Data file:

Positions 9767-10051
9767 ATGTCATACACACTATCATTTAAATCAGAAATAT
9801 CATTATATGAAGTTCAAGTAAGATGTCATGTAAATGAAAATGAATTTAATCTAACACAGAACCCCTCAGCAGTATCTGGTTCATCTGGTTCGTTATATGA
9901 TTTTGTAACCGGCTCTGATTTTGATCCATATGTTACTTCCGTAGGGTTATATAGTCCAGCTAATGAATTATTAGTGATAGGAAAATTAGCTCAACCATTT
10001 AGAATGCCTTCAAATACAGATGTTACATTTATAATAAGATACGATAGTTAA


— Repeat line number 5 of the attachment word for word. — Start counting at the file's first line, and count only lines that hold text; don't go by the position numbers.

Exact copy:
10001 AGAATGCCTTCAAATACAGATGTTACATTTATAATAAGATACGATAGTTAA